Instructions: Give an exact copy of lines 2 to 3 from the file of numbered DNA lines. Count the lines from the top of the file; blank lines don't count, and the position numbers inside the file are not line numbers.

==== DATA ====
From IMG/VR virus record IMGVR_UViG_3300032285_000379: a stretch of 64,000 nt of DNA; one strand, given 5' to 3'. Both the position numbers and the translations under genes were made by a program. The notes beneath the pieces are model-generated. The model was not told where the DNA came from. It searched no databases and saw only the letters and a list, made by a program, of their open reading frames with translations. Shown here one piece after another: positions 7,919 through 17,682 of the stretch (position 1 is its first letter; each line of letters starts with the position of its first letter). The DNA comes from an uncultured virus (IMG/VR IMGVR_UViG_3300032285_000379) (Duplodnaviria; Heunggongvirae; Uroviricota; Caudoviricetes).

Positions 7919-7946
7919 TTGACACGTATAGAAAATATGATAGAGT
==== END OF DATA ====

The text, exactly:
Positions 7919-7946
7919 TTGACACGTATAGAAAATATGATAGAGT